declaring variable and then also in function prototype -- seems weird

Discussion in 'C Programming' started by vlsidesign, Jan 11, 2007.

  1. vlsidesign

    vlsidesign Guest

    Here is my a portion of my program:
    #include <stdio.h>
    main()
    {
    int fahr, celsius;
    int lower, upper, step;

    int fc_conv(int fahr);
    ... snip ...
    }
    So I first add the 'int fahr', which is a " ... declaration [that]
    announces the properties of the variables; it consists of a type name
    and a list of variables..." And then I declare the "... parameter type
    and names, and the type of result that the function returns." It seems
    almost like I am defining fahr twice. Now I understand that "the called
    function is given the values of its arguments in temporary variables
    rather than the originals." So this seeming second declaration is
    really not, but probably because of this localized copy. But couldn't
    it be assumed to be the same type as the previous declaration, or can
    you in fact change the local copy to be a float or something? Just
    wondering.

    All quotes taken from "The C Programming Language by K & R, 2ndEd).
     
    vlsidesign, Jan 11, 2007
    #1
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  2. vlsidesign said:

    > Here is my a portion of my program:
    > #include <stdio.h>
    > main()
    > {
    > int fahr, celsius;
    > int lower, upper, step;
    >
    > int fc_conv(int fahr);
    > ... snip ...
    > }
    > So I first add the 'int fahr', which is a " ... declaration [that]
    > announces the properties of the variables; it consists of a type name
    > and a list of variables..." And then I declare the "... parameter type
    > and names, and the type of result that the function returns." It seems
    > almost like I am defining fahr twice.


    No.

    int fahr; defines an int object, reserving space for it, and associating the
    name 'fahr' with it within the scope of the main() function.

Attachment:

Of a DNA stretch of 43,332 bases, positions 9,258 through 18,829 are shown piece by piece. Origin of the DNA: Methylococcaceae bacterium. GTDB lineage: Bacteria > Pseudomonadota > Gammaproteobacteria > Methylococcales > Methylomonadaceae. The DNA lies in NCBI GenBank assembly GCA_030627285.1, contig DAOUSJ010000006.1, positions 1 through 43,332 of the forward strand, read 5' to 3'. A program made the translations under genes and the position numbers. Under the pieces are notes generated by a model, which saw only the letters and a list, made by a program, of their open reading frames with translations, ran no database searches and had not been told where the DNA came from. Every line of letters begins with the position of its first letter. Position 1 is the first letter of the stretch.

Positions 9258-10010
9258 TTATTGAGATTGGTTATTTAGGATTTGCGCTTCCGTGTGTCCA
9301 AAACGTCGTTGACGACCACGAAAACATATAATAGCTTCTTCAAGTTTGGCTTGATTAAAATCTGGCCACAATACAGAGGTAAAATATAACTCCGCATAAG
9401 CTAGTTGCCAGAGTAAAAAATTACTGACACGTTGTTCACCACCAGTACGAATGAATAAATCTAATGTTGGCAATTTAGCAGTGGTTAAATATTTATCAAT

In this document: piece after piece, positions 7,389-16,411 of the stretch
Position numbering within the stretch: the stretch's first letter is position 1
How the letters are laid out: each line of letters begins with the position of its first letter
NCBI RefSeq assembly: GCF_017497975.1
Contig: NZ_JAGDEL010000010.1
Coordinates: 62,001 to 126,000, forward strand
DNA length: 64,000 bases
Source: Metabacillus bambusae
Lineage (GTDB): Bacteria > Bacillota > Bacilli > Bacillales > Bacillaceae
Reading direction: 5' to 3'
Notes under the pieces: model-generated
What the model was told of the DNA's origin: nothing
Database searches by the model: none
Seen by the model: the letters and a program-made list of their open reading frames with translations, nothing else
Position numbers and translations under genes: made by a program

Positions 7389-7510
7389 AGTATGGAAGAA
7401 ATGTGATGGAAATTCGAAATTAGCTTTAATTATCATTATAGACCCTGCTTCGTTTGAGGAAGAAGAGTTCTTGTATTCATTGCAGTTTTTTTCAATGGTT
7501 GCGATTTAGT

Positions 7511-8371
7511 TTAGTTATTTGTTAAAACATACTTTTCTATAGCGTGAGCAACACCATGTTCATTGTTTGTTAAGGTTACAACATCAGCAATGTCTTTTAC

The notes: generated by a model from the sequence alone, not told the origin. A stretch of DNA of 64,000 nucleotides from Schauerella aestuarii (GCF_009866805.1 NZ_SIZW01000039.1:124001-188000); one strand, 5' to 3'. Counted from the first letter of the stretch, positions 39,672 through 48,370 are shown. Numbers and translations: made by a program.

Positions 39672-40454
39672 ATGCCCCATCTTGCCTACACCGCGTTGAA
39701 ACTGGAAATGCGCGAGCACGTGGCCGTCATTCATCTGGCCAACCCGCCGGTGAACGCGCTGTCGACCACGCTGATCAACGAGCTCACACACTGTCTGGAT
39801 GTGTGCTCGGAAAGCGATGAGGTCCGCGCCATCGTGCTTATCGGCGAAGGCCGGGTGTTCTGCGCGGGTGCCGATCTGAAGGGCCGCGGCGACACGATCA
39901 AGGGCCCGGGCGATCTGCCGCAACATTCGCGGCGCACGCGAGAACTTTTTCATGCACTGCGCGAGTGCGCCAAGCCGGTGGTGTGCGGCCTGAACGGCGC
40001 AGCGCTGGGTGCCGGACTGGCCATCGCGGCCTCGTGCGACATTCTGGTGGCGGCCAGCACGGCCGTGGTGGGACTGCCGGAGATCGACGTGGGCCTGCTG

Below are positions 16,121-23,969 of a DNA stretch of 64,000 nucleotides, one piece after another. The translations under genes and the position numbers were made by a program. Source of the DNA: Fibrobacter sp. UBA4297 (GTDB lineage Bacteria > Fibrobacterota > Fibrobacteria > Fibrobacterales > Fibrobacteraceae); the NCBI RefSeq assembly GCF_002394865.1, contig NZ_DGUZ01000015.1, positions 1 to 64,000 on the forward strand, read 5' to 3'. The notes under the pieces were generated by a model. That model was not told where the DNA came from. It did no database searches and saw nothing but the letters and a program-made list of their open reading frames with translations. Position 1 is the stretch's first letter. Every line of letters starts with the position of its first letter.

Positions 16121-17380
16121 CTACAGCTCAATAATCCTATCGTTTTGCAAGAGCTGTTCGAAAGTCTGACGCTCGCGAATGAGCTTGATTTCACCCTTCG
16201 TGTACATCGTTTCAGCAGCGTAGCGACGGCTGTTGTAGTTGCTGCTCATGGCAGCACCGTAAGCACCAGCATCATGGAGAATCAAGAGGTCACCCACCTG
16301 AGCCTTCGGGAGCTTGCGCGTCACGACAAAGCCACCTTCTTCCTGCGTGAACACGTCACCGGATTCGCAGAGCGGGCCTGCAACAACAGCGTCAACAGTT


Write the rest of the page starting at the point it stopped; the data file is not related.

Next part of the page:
int fc_conv(int fahr); declares (but does not define) a function that takes
    an integer expression as its only formal parameter and returns an int. You
    have chosen to take advantage of the option to add a name for that
    parameter within the scope of the function prototype, but you could equally
    have written int fc_conv(int); if you wanted.

    > Now I understand that "the called
    > function is given the values of its arguments in temporary variables
    > rather than the originals."


    Lies-to-programmers - i.e. a convenient shorthand which doesn't really
    reflect what's going on, but which is deemed a "good enough" explanation to
    get the student programmer past this point, always trusting that, later on,
    they'll get a clearer idea when their knowledge of the language is
    broadened.

    The "lie" here is "the originals", and it's a lie because there aren't any
    originals!

    The argument is an *expression*, and that expression is evaluated, and the
    value is passed to the function. fc_conv(42) cannot be "given" 42. It must
    be given an object with the value 42. 42 itself is not an object. It is an
    expression with the value 42, so that value must be stored in an object if
    fc_conv() is going to use it.

    > So this seeming second declaration is
    > really not, but probably because of this localized copy. But couldn't
    > it be assumed to be the same type as the previous declaration,


    There isn't a previous declaration. The other declaration has nothing
    whatsoever to do with this one. You could have written int fc_conv(int
    walrus) or int fc_conv(int celsius) or int fc_conv(int lower), or even just
    int fc_conv(int) - *without changing the meaning of the program*.